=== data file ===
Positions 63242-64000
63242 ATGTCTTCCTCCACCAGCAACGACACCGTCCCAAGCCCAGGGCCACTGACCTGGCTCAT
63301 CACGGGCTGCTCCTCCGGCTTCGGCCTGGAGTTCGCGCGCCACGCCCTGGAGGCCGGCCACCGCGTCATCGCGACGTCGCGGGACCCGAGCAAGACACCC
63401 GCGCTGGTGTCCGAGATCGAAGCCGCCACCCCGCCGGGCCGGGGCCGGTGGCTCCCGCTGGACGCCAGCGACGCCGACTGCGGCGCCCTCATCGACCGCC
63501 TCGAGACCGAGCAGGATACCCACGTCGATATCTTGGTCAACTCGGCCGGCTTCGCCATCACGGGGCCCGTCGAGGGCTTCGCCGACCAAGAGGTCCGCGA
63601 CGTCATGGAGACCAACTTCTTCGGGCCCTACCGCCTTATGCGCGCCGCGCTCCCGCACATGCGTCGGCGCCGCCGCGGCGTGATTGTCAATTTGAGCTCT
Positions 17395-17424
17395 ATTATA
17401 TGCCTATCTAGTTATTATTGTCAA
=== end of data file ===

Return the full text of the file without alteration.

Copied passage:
Positions 63242-64000
63242 ATGTCTTCCTCCACCAGCAACGACACCGTCCCAAGCCCAGGGCCACTGACCTGGCTCAT
63301 CACGGGCTGCTCCTCCGGCTTCGGCCTGGAGTTCGCGCGCCACGCCCTGGAGGCCGGCCACCGCGTCATCGCGACGTCGCGGGACCCGAGCAAGACACCC
63401 GCGCTGGTGTCCGAGATCGAAGCCGCCACCCCGCCGGGCCGGGGCCGGTGGCTCCCGCTGGACGCCAGCGACGCCGACTGCGGCGCCCTCATCGACCGCC
63501 TCGAGACCGAGCAGGATACCCACGTCGATATCTTGGTCAACTCGGCCGGCTTCGCCATCACGGGGCCCGTCGAGGGCTTCGCCGACCAAGAGGTCCGCGA
63601 CGTCATGGAGACCAACTTCTTCGGGCCCTACCGCCTTATGCGCGCCGCGCTCCCGCACATGCGTCGGCGCCGCCGCGGCGTGATTGTCAATTTGAGCTCT
Positions 17395-17424
17395 ATTATA
17401 TGCCTATCTAGTTATTATTGTCAA